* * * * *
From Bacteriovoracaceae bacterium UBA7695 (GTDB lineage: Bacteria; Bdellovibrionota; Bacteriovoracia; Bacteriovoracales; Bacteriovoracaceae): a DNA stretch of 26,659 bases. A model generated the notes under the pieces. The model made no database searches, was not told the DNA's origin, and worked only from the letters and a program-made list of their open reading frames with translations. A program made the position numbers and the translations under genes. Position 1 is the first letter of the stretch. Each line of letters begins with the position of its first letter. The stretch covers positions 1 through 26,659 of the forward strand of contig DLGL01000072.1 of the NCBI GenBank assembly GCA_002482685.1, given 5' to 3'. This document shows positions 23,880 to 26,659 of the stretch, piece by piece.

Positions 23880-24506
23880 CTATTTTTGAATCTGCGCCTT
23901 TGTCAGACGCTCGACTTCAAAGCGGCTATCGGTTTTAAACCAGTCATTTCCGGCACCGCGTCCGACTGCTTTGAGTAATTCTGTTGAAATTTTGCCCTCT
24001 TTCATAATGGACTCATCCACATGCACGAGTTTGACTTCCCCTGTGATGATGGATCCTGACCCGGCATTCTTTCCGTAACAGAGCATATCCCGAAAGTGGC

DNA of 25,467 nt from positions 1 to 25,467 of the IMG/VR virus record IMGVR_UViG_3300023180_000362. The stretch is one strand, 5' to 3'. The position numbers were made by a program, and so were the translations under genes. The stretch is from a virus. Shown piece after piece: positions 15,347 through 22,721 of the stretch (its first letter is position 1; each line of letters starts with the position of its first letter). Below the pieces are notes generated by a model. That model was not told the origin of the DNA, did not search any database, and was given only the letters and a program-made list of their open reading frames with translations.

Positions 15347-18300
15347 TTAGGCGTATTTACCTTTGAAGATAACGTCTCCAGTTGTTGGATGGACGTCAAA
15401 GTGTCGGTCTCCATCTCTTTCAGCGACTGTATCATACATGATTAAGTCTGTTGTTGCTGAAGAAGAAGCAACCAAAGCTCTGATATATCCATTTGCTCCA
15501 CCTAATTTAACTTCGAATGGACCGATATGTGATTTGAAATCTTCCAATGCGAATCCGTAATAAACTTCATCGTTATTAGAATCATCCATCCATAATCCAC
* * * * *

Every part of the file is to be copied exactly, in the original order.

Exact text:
From Bacteriovoracaceae bacterium UBA7695 (GTDB lineage: Bacteria; Bdellovibrionota; Bacteriovoracia; Bacteriovoracales; Bacteriovoracaceae): a DNA stretch of 26,659 bases. A model generated the notes under the pieces. The model made no database searches, was not told the DNA's origin, and worked only from the letters and a program-made list of their open reading frames with translations. A program made the position numbers and the translations under genes. Position 1 is the first letter of the stretch. Each line of letters begins with the position of its first letter. The stretch covers positions 1 through 26,659 of the forward strand of contig DLGL01000072.1 of the NCBI GenBank assembly GCA_002482685.1, given 5' to 3'. This document shows positions 23,880 to 26,659 of the stretch, piece by piece.

Positions 23880-24506
23880 CTATTTTTGAATCTGCGCCTT
23901 TGTCAGACGCTCGACTTCAAAGCGGCTATCGGTTTTAAACCAGTCATTTCCGGCACCGCGTCCGACTGCTTTGAGTAATTCTGTTGAAATTTTGCCCTCT
24001 TTCATAATGGACTCATCCACATGCACGAGTTTGACTTCCCCTGTGATGATGGATCCTGACCCGGCATTCTTTCCGTAACAGAGCATATCCCGAAAGTGGC

DNA of 25,467 nt from positions 1 to 25,467 of the IMG/VR virus record IMGVR_UViG_3300023180_000362. The stretch is one strand, 5' to 3'. The position numbers were made by a program, and so were the translations under genes. The stretch is from a virus. Shown piece after piece: positions 15,347 through 22,721 of the stretch (its first letter is position 1; each line of letters starts with the position of its first letter). Below the pieces are notes generated by a model. That model was not told the origin of the DNA, did not search any database, and was given only the letters and a program-made list of their open reading frames with translations.

Positions 15347-18300
15347 TTAGGCGTATTTACCTTTGAAGATAACGTCTCCAGTTGTTGGATGGACGTCAAA
15401 GTGTCGGTCTCCATCTCTTTCAGCGACTGTATCATACATGATTAAGTCTGTTGTTGCTGAAGAAGAAGCAACCAAAGCTCTGATATATCCATTTGCTCCA
15501 CCTAATTTAACTTCGAATGGACCGATATGTGATTTGAAATCTTCCAATGCGAATCCGTAATAAACTTCATCGTTATTAGAATCATCCATCCATAATCCAC